RHA chief executive Richard Burnett makes the point that the logistics and freight sector is heavily reliant on foreign workers, with at least 60,000 lorry drivers from Eastern Europe.
However, foreign drivers are starting to shun the UK, as a result of the decreasing value of sterling-based wages when converted back into their currency.
As a result, the pound’s fall in value since the Brexit vote is now hitting all three of the haulage industry’s key cost areas: fuel, trucks and wages.
“Sterling’s fall in value [against] the dollar has driven up diesel prices and meant that the UK has failed to [take] advantage in the sharp fall in the dollar price of oil,” comments Burnett.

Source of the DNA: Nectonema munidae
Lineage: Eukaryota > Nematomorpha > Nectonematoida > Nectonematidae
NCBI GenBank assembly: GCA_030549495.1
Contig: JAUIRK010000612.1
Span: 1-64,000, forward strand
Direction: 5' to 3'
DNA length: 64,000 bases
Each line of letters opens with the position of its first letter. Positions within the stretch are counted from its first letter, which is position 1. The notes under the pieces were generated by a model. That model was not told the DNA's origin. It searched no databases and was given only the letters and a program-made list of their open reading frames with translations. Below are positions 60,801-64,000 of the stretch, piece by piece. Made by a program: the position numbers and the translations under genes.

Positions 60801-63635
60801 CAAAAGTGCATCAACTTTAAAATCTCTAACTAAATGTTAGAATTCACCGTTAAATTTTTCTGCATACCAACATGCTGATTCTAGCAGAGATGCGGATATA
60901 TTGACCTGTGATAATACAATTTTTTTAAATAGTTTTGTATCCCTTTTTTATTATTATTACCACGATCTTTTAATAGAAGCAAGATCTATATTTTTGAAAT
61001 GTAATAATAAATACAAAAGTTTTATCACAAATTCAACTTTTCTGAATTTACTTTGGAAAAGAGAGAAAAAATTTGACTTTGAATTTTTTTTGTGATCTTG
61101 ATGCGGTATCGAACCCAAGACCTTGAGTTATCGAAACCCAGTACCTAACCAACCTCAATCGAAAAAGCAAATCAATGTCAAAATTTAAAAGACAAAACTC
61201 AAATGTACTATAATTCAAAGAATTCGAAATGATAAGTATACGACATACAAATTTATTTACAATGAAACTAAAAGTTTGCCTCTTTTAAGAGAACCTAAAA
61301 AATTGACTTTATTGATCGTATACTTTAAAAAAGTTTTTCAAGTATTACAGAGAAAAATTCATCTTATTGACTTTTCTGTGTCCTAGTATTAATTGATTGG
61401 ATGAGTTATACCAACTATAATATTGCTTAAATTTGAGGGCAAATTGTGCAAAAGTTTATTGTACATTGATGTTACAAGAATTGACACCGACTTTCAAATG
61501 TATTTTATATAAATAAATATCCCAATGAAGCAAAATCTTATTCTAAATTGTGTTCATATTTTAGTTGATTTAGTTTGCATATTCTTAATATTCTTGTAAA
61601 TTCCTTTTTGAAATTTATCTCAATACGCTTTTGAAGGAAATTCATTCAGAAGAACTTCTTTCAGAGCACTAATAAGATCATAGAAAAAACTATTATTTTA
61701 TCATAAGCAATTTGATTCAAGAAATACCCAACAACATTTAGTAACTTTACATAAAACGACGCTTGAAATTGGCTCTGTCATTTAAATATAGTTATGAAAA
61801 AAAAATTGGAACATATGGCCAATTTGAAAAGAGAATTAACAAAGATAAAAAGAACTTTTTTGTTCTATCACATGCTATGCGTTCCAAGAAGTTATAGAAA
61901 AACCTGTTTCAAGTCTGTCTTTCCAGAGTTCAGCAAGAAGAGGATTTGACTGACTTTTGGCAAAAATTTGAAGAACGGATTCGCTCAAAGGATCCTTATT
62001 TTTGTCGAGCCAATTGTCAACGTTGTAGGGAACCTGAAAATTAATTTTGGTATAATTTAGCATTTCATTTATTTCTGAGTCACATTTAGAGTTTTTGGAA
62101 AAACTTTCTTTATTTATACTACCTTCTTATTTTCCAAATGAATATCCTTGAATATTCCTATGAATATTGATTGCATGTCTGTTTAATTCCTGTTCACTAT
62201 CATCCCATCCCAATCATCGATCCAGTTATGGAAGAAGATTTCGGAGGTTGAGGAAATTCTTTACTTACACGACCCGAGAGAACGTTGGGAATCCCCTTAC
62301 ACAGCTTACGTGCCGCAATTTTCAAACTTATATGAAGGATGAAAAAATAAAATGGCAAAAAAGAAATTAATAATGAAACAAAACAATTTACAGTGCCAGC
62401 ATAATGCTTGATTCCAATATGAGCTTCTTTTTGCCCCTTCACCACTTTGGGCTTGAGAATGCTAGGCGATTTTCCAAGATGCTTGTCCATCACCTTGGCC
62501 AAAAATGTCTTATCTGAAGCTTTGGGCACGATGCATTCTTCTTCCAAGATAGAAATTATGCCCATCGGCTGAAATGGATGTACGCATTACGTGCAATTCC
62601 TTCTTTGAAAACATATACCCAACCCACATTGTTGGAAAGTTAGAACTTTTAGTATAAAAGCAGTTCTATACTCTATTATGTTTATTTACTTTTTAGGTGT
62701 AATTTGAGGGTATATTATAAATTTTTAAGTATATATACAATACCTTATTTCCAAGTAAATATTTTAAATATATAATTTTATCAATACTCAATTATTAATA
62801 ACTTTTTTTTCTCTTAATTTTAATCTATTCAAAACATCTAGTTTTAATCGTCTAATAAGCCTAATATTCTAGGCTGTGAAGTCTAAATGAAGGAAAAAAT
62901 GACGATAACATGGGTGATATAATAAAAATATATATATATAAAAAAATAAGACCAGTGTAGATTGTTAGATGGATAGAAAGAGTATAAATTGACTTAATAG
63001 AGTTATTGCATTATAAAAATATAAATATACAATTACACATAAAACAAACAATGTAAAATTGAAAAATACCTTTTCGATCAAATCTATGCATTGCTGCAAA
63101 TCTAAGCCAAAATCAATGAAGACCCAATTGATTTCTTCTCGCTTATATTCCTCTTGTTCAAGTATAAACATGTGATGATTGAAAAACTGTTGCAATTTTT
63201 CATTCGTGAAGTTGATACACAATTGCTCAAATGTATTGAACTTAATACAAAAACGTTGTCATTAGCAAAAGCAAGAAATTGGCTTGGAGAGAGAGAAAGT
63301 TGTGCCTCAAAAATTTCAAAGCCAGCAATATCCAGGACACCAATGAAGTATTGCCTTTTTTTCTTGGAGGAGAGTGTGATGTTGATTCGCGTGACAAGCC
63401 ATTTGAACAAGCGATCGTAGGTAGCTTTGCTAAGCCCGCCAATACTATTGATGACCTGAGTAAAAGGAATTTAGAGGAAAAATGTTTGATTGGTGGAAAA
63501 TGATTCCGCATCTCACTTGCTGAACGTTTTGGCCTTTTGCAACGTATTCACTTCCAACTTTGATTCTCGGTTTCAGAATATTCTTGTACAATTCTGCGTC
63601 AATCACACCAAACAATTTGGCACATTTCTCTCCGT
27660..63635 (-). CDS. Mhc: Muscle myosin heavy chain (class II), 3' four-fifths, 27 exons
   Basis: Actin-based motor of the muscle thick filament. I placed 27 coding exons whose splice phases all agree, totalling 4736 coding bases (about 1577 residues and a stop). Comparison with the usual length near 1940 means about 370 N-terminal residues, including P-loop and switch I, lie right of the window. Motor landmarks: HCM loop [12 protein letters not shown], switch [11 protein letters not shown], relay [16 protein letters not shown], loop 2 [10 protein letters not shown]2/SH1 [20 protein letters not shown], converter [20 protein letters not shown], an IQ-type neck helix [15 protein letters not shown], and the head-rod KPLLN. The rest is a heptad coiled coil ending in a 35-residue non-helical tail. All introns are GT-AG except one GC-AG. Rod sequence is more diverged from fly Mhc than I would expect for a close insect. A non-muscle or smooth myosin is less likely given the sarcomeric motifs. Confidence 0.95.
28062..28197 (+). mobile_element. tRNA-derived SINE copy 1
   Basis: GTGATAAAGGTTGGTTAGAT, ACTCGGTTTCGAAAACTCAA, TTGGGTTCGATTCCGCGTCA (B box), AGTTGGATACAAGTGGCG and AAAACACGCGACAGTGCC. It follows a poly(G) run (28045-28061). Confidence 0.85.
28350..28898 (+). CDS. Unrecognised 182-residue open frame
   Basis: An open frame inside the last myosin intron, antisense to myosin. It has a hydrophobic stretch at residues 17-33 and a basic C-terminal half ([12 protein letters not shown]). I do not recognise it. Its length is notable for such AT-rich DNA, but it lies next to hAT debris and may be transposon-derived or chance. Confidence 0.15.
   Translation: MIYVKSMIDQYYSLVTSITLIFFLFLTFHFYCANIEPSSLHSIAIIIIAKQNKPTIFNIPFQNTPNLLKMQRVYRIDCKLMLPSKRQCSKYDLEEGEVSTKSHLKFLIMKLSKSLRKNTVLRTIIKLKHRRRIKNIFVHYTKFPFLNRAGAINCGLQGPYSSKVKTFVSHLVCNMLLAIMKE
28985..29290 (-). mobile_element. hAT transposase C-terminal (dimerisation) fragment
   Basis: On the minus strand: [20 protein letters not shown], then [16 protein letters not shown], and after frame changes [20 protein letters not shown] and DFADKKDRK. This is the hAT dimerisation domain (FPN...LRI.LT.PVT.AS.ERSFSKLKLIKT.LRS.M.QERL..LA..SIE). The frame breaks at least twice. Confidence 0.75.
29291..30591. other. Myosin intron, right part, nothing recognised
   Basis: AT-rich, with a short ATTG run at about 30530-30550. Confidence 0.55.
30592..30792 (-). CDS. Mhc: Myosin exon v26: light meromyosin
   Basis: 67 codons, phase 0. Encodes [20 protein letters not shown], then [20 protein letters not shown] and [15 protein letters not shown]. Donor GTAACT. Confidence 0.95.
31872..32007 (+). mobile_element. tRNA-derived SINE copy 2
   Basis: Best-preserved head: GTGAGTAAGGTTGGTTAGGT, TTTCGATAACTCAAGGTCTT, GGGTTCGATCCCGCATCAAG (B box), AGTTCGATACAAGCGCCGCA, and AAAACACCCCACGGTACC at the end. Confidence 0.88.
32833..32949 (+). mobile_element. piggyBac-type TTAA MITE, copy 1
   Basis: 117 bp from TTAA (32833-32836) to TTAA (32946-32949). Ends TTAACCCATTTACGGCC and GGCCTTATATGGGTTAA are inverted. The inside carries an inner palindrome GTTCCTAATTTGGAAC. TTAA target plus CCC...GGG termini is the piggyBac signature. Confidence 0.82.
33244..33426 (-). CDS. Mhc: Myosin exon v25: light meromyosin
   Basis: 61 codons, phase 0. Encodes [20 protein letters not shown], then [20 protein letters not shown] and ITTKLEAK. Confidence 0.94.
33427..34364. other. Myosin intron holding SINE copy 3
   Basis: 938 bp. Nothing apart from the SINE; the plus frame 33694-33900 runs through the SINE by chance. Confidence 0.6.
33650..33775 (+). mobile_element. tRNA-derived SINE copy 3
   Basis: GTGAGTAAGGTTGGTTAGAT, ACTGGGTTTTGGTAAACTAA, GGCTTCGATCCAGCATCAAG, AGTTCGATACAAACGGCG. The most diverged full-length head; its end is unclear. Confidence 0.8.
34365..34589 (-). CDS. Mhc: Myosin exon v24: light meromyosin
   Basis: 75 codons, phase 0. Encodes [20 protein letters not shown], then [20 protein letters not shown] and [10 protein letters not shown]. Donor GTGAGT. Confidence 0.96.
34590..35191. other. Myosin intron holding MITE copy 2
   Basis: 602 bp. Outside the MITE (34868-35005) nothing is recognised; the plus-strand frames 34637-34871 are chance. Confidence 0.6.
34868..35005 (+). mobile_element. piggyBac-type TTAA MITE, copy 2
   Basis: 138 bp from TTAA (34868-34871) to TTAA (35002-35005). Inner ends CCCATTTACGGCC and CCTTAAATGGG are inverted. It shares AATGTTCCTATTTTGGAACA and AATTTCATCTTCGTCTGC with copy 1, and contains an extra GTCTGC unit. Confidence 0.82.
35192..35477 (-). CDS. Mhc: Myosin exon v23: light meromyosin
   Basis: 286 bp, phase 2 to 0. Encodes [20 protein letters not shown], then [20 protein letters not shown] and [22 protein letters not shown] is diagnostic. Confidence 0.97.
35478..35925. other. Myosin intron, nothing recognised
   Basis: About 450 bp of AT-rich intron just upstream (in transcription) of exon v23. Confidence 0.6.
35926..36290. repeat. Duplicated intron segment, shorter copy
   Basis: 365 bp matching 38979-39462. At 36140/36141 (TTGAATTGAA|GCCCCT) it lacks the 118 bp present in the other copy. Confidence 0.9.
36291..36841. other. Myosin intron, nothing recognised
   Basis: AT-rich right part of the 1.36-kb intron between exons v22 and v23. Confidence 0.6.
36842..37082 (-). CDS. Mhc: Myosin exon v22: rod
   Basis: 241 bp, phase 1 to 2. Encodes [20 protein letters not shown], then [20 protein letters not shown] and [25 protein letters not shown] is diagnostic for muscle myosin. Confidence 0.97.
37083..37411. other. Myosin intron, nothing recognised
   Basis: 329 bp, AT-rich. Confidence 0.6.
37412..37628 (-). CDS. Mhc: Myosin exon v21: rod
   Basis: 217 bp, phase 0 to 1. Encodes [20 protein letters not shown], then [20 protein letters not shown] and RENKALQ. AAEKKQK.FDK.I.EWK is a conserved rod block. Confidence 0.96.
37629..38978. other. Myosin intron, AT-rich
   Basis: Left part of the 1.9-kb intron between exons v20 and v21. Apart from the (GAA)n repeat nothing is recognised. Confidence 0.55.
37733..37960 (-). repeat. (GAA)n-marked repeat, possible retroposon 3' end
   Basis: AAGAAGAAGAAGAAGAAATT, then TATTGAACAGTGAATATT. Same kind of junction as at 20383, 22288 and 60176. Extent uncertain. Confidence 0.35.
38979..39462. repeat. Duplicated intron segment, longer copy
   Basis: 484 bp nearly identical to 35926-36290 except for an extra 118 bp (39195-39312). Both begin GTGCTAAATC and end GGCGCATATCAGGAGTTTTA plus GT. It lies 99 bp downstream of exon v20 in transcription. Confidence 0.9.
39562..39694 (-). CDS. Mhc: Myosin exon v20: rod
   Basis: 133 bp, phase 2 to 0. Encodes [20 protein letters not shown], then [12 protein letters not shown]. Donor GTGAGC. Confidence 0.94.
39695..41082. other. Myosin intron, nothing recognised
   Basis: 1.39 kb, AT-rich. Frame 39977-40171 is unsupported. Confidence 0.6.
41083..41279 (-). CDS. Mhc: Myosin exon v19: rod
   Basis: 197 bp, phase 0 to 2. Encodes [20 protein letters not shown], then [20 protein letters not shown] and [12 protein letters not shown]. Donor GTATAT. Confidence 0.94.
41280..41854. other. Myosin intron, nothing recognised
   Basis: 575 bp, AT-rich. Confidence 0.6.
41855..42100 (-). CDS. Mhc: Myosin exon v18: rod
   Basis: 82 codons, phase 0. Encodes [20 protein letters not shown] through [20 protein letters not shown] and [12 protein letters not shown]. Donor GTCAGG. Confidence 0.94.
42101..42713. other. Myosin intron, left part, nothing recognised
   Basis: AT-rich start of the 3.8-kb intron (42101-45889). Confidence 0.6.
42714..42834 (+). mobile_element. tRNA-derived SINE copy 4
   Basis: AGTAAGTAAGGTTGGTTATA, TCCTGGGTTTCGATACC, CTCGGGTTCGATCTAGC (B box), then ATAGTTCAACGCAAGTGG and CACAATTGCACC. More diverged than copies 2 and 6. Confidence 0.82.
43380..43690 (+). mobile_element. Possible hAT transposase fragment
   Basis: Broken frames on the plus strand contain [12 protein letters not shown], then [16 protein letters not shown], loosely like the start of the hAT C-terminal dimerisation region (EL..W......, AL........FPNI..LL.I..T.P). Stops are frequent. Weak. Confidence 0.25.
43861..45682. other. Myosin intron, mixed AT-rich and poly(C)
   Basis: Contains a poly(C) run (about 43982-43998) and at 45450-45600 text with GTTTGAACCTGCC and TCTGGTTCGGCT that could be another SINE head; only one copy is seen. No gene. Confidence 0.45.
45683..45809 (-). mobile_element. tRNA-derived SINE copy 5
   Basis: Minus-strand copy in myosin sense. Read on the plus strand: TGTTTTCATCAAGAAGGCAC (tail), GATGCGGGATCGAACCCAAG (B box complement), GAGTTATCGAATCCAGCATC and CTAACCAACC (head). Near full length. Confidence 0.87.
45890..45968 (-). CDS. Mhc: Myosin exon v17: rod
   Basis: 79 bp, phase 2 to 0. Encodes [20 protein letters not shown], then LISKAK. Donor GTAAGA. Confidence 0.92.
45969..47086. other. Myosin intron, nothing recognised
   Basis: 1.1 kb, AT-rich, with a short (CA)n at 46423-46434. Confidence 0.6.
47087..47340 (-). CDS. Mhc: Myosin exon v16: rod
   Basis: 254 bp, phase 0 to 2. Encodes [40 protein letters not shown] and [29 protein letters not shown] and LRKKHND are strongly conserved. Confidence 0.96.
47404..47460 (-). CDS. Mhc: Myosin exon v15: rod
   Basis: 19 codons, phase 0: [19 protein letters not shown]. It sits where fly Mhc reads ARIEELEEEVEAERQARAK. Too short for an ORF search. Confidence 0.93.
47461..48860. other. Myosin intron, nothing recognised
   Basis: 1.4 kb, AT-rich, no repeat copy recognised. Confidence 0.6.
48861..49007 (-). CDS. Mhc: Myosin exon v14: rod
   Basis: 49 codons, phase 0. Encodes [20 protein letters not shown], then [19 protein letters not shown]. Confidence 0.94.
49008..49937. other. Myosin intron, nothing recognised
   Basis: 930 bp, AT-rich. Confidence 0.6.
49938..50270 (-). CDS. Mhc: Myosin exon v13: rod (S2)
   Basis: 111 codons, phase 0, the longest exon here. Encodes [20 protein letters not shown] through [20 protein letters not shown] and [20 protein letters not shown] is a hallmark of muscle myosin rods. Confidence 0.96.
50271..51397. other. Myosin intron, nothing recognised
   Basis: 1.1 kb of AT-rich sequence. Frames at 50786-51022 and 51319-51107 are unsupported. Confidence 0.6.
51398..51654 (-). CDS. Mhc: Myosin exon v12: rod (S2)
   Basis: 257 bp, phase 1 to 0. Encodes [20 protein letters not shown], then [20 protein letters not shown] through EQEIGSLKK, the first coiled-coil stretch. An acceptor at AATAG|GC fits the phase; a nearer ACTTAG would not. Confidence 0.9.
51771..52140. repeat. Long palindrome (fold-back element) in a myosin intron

Truck transaction prices have already started to harden and prices next year are expected to harden significantly as a result of the currency change, he adds.
Meanwhile, Burnett explains that wage increases are also resulting from inflationary pressures due to the shortage of licensed and qualified lorry drivers.
“The industry overall is reasonably buoyant at the current time, with strong volumes reported by many members, but cost pressures are growing for operators,” concludes Burnett.